Does The US Copyright Office Not Know That Copyright Policy's Main Stakeholders Are The Public?

Does The US Copyright Office Not Know That Copyright Policy's Main Stakeholders Are The Public?

on Friday
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https://www.techdirt.com/articles/20200522/11164044557/does-us-copyright-office-not-know-that-copyright-policys-main-stakeholders-are-public.shtml

More than four years ago, the Copyright Office kicked off a project to do a big "study" on Section 512 of the DMCA, better known as either the "notice-and-takedown" section of copyright law, or the "safe harbors" section for websites. The Office took comments, held a few, somewhat bizarre "roundtables" (that we participated in)... and then... silence. Years of silence. Until yesterday when it finally released the report. It's 250 pages and there's a lot in there -- and we're likely to have a few more posts on it as we dig into the details, but to kick it off, I wanted to highlight just how bizarre a report it is, in that the authors don't seem to realize or ever acknowledge that the purpose of copyright law (and even this section) is to create the best possible services for the public.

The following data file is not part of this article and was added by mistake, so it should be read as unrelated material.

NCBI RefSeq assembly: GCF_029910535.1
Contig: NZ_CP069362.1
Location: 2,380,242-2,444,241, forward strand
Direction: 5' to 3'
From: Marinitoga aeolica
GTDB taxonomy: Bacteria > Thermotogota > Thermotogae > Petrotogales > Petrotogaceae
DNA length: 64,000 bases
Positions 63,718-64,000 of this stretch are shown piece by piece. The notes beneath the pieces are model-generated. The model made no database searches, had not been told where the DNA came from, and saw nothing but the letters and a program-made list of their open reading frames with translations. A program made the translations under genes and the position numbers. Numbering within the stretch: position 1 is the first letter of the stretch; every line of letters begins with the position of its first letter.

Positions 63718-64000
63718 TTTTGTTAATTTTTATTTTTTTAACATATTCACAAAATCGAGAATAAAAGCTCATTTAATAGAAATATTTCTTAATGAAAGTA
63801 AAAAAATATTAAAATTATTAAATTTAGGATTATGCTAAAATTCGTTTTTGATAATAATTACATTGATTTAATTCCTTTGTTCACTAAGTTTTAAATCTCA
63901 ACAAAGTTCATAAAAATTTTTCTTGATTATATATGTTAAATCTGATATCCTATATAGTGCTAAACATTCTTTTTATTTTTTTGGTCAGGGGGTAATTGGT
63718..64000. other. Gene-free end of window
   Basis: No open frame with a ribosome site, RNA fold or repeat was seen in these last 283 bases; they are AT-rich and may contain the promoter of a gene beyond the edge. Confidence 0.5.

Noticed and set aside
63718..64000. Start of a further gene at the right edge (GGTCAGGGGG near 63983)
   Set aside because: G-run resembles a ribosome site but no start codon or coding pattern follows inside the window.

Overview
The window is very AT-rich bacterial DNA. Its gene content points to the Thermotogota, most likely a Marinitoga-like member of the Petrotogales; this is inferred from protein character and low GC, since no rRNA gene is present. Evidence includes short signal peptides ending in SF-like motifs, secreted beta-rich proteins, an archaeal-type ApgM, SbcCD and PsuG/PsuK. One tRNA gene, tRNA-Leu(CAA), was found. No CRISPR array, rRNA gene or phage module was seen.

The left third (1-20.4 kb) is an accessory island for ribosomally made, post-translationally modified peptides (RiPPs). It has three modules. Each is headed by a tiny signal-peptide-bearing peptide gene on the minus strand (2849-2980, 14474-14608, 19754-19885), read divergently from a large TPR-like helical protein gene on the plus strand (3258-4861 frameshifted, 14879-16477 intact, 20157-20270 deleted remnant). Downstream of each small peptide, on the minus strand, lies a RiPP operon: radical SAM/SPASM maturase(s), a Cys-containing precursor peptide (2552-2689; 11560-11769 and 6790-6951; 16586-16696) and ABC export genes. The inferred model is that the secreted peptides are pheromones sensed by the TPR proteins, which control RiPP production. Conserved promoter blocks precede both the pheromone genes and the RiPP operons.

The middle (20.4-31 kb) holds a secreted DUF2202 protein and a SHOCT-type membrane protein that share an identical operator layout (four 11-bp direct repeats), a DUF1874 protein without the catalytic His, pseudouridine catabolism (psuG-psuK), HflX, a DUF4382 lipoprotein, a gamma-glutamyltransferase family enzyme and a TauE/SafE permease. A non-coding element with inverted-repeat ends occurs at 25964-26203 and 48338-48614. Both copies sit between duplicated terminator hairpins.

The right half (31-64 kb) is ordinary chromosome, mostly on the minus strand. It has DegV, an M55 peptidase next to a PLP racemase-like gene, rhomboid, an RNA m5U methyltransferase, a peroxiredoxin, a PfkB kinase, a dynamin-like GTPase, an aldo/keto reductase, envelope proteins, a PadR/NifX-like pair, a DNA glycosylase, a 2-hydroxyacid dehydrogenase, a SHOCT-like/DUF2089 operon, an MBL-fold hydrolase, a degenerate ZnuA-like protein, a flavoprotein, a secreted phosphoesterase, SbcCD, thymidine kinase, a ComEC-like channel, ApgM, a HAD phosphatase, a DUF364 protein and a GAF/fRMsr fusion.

Instead, the report seems to frame the entire Section 512 debate as a battle between the legacy copyright industry and giant internet companies. From the executive summary: